Right now, I am letting life lead me.

Refreshing During Winter Break

LisaWhat an amazing winter break I had! Because I live eight hours away, I had been loning to see my mom and dad, so I really enjoyed being with my family for a whole month, cuddling with the family cat, and catching up on bunch of Netflix series. My family and I also got to travel and make some new memories; it was great to be close to them and catch up with the lives of my older friends. I was saddened to have to leave them, but they are never too far for a phone call.

On the bright side, I got a new cat named Moose! He is now living with me in College Station, and he is just purrrrfect. He loves to cuddle, eat, and play, when he is not sleeping. What a life he has!

While all good things must come to an end, the start to the semester has interesting because of the Martin Luther King Jr. Day holiday and an extra day to relax due to cold weather. I was expecting some snow, but a girl can only wish. After that interruption, as I’m getting back into a routine, I’ve decided to try something new—Zumba! Let me tell you, it was a lot harder than I thought. Who knew that dancing could be such a workout? But it’s also very fun, something I believe I am going to enjoy with my busy schedule.

I have high hopes for this semester, as I do every semester, but the homework is going to be another story. I hope everyone’s semester started well and that you really love your schedules. Gig’em, Ags!

My Fall as a ‘Veteran’ Pet Trainer

Angelica F.Fall finals are done and out of the way for undergraduates!!

Yay! I survived…barely. Finals take an emotional and physical toll on just about everyone.

But looking back on this semester, I would say the fall was, overall, successful. Throughout this semester, things got a little crazy in my house with my roommate’s two pets, an 11-month-old Great Pyrenees, Toph, and a 7 year-old-cat, Moo, as well as the service dogs I’ve been training that came in and out of the house.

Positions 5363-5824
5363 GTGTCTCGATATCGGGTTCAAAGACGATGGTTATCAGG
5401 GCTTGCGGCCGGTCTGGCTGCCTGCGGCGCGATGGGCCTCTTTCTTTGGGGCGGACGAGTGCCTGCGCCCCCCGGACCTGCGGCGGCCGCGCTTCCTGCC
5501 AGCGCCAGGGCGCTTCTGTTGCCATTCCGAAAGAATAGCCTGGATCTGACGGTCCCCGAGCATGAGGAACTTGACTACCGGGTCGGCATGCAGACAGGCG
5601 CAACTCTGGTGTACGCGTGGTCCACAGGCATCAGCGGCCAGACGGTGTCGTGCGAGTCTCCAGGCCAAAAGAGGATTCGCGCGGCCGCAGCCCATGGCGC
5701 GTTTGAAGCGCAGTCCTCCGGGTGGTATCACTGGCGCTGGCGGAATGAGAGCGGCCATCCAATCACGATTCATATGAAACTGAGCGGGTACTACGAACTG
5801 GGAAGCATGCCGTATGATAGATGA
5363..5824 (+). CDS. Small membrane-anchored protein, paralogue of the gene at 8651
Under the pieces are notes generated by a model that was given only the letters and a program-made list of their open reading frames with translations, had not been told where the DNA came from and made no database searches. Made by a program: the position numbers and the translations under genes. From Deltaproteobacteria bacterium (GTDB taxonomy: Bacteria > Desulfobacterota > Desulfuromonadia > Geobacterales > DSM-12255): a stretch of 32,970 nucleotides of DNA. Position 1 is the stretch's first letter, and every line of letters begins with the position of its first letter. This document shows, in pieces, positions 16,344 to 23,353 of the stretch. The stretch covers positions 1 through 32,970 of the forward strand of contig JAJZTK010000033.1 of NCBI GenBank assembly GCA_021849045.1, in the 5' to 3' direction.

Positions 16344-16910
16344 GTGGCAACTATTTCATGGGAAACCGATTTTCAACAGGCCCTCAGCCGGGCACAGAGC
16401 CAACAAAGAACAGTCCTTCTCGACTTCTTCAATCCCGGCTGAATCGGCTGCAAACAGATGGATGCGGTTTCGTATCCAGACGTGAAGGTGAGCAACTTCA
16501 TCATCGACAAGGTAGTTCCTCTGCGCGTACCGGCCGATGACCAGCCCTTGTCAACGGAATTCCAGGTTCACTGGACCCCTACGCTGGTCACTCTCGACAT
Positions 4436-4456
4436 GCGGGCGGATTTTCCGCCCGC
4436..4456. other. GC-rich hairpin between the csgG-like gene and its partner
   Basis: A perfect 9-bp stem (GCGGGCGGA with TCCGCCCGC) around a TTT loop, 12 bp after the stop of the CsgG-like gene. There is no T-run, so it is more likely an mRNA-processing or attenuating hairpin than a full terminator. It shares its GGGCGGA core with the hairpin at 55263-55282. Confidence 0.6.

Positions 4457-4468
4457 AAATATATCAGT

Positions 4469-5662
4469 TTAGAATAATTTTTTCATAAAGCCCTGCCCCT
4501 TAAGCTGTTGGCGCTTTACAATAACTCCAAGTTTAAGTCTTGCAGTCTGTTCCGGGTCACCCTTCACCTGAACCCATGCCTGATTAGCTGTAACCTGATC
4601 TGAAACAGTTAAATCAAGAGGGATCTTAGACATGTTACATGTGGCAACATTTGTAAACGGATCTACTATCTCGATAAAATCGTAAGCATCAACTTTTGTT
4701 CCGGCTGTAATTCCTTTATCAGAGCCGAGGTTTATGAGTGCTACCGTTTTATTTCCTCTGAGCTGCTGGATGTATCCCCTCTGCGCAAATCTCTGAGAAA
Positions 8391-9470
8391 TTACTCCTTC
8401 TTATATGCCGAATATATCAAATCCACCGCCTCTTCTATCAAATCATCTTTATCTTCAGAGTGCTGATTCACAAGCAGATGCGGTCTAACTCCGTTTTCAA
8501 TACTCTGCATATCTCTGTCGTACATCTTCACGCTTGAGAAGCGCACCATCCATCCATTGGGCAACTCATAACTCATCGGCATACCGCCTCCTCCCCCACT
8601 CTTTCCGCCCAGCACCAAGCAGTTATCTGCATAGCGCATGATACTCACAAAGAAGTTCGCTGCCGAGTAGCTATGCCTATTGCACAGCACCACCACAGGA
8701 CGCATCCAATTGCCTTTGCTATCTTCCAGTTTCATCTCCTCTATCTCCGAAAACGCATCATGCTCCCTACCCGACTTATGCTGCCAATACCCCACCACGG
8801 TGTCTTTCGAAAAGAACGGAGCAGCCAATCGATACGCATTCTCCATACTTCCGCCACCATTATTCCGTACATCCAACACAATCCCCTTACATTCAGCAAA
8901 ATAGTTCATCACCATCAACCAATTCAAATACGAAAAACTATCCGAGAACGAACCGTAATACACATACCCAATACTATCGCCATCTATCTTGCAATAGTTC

Back in August, I started off with a white Labrador Retriever named Pokey. He got along very well with the other pets, rough housing and keeping Toph company and even bothering, with mutual respect, of course, Moo. Training a service dog during the semester can be difficult; however, what made it harder was my replacement dog for Pokey, who returned to the headquarters of Patriot Paws of Aggieland to learn more advanced training. He may graduate as soon as spring 2018 to a veteran in need.

In his place, I received a white English Golden Retriever named Woodward (or Woody, for short) in late September. Woody was a puppy of 7 months and only knew the command for “sit.” I had a handful in trying to balance training a puppy, keeping up with academics, and continuing my active involvement in my organizations like Pre-Vet Society and as an MSC Hospitality tour guide.

All in all, having to train a service dog, or even deciding to have a pet of one’s own, is a very difficult challenge while in college. It takes a lot of responsibility and time to care for a pet and, perhaps even more so, to train one. My word of advice is to wait before you get a pet and do some research on budgeting both the time and money that will be required to invest in one. If you already have a pet, look up ways to maintain your pet’s health by exercising, training, and feeding them healthy, correctly portioned food.

Best of luck to everyone still finishing exams and have a very Merry Christmas!